Next week George Mason (Senior Pastor, Wilshire Baptist Church, Dallas, Texas) and Laura Anne Rodgers Levens (Assistant Professor of Christian Mission, Baptist Seminary of Kentucky) will host a conversation with Curtis Freeman (Director of the Baptist House of Studies, Duke Divinity School) and me about our recent books on Baptist identity in ecumenical perspective and their implications for Baptist congregational and denominational life during a workshop at the Cooperative Baptist Fellowship General Assembly in Greensboro, NC. Both books will be available for purchase and signing at the workshop. The workshop will be offered 1:30-2:30 PM on Thursday, June 23. Details from the General Assembly workshop schedule follow below; see the end of the post for ordering information for both books.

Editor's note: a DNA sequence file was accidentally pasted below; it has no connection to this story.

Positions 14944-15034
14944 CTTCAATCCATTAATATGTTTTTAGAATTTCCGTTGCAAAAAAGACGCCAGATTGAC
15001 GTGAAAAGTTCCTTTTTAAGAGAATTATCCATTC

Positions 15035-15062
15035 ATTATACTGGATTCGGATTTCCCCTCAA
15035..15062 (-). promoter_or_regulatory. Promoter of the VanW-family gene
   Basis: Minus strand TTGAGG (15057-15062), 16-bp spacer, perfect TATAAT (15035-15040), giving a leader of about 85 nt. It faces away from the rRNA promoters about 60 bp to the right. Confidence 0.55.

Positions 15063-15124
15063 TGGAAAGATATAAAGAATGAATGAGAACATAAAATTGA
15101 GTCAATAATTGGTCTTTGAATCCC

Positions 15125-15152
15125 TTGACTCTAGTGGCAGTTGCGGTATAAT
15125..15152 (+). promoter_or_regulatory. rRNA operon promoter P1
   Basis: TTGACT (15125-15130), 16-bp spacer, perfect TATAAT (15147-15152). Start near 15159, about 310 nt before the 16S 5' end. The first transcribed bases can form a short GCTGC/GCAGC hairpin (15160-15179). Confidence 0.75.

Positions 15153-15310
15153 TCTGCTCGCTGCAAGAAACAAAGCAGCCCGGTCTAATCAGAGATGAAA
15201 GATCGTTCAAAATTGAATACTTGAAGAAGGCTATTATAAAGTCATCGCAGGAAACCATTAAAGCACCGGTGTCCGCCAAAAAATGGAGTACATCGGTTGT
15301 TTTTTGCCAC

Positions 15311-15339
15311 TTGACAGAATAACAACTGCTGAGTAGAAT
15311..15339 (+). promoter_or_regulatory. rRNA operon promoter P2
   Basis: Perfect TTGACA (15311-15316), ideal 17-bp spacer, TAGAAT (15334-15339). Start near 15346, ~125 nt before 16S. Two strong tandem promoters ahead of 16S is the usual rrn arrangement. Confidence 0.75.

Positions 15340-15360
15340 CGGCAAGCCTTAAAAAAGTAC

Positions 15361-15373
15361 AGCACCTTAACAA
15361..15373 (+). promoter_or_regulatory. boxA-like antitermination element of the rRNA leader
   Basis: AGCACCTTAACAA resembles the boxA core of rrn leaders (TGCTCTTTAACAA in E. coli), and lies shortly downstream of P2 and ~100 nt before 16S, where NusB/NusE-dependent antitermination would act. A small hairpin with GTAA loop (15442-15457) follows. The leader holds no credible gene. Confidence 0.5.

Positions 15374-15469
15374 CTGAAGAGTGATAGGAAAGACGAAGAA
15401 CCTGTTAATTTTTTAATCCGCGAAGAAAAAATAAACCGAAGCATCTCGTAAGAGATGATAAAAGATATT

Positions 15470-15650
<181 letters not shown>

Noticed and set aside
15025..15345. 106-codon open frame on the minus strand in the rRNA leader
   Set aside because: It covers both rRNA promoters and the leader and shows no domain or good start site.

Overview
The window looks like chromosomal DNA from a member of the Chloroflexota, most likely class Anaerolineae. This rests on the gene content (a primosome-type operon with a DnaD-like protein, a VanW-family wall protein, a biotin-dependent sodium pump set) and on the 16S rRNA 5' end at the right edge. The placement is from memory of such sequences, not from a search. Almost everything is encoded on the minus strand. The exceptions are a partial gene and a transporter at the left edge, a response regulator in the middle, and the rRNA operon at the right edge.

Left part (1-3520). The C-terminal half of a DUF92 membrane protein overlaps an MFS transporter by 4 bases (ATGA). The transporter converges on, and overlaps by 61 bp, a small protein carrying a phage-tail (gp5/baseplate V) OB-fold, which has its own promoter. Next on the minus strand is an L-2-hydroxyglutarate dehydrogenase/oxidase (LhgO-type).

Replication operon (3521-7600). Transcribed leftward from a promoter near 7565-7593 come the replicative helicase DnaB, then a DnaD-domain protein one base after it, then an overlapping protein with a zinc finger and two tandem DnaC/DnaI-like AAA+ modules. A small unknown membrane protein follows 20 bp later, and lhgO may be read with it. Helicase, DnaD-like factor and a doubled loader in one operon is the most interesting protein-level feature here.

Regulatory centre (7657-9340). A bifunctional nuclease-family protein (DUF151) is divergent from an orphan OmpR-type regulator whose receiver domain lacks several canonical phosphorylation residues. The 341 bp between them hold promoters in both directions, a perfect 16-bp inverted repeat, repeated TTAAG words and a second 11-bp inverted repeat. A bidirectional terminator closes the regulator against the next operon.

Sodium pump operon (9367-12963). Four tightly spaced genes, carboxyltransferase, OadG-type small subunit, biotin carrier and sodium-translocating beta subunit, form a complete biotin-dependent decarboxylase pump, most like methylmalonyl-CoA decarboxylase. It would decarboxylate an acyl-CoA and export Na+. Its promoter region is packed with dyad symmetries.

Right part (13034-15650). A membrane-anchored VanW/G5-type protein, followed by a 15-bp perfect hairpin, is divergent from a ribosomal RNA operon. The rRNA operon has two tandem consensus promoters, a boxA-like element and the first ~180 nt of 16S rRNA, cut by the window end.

Pilgrims Together: Baptist Identity and Christian Unity
Location: Auditorium I

Description: Join George Mason and Laura Levens for conversation with Curtis Freeman and Steve Harmon, whose recent books explore Baptist identity in relation to Jesus’ prayer that his followers be one.

Presenters: George Mason, Senior Pastor, Wilshire Baptist Church, Dallas, Texas; Laura Rodgers Levens, Assistant Professor of Christian Mission, Baptist Seminary of Kentucky; Curtis W. Freeman, Director of the Baptist House of Studies, Duke Divinity School; Steven R. Harmon, Visiting Associate Professor of Historical Theology, Gardner-Webb University School of Divinity.

Curtis Freeman's book Contesting Catholicity: Theology for Other Baptists (Baylor University Press, 2014) is available from Baylor University Press or via Amazon.

My book Baptist Identity and the Ecumenical Future: Story, Tradition, and the Recovery of Community (Baylor University Press, 2016) is available from Baylor University Press or via Amazon.

Tuesday, June 7, 2016

Anticipating the "Holy and Great Council of the Orthodox Church"